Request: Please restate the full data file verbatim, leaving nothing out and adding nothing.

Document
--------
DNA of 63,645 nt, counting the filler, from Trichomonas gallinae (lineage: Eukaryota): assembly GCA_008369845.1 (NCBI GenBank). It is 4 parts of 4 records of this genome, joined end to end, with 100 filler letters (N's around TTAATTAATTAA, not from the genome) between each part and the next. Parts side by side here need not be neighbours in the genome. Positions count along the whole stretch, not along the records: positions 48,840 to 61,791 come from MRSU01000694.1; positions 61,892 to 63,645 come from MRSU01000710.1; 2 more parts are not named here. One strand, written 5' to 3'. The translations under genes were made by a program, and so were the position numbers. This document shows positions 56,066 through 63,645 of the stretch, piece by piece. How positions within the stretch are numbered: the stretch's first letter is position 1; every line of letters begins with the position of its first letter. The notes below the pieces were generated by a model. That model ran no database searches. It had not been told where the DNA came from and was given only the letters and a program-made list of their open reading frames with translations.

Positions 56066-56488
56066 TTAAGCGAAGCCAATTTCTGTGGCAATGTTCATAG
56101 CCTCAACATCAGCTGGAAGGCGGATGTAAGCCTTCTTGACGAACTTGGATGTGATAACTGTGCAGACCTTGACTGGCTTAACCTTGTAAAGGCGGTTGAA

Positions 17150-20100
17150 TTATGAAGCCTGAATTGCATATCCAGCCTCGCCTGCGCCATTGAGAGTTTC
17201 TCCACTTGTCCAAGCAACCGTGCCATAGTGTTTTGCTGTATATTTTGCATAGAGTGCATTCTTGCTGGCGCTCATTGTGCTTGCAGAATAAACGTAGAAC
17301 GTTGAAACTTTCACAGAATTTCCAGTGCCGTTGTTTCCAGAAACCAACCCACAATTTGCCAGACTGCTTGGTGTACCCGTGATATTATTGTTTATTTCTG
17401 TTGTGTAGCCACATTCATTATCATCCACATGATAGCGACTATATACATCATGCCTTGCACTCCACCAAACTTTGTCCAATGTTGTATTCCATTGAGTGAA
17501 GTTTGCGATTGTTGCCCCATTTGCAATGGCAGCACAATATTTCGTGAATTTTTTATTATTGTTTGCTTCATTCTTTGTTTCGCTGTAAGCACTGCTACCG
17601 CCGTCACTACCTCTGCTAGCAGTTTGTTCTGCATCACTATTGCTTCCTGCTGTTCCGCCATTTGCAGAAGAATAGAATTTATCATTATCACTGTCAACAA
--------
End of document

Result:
DNA of 63,645 nt, counting the filler, from Trichomonas gallinae (lineage: Eukaryota): assembly GCA_008369845.1 (NCBI GenBank). It is 4 parts of 4 records of this genome, joined end to end, with 100 filler letters (N's around TTAATTAATTAA, not from the genome) between each part and the next. Parts side by side here need not be neighbours in the genome. Positions count along the whole stretch, not along the records: positions 48,840 to 61,791 come from MRSU01000694.1; positions 61,892 to 63,645 come from MRSU01000710.1; 2 more parts are not named here. One strand, written 5' to 3'. The translations under genes were made by a program, and so were the position numbers. This document shows positions 56,066 through 63,645 of the stretch, piece by piece. How positions within the stretch are numbered: the stretch's first letter is position 1; every line of letters begins with the position of its first letter. The notes below the pieces were generated by a model. That model ran no database searches. It had not been told where the DNA came from and was given only the letters and a program-made list of their open reading frames with translations.

Positions 56066-56488
56066 TTAAGCGAAGCCAATTTCTGTGGCAATGTTCATAG
56101 CCTCAACATCAGCTGGAAGGCGGATGTAAGCCTTCTTGACGAACTTGGATGTGATAACTGTGCAGACCTTGACTGGCTTAACCTTGTAAAGGCGGTTGAA

Positions 17150-20100
17150 TTATGAAGCCTGAATTGCATATCCAGCCTCGCCTGCGCCATTGAGAGTTTC
17201 TCCACTTGTCCAAGCAACCGTGCCATAGTGTTTTGCTGTATATTTTGCATAGAGTGCATTCTTGCTGGCGCTCATTGTGCTTGCAGAATAAACGTAGAAC
17301 GTTGAAACTTTCACAGAATTTCCAGTGCCGTTGTTTCCAGAAACCAACCCACAATTTGCCAGACTGCTTGGTGTACCCGTGATATTATTGTTTATTTCTG
17401 TTGTGTAGCCACATTCATTATCATCCACATGATAGCGACTATATACATCATGCCTTGCACTCCACCAAACTTTGTCCAATGTTGTATTCCATTGAGTGAA
17501 GTTTGCGATTGTTGCCCCATTTGCAATGGCAGCACAATATTTCGTGAATTTTTTATTATTGTTTGCTTCATTCTTTGTTTCGCTGTAAGCACTGCTACCG
17601 CCGTCACTACCTCTGCTAGCAGTTTGTTCTGCATCACTATTGCTTCCTGCTGTTCCGCCATTTGCAGAAGAATAGAATTTATCATTATCACTGTCAACAA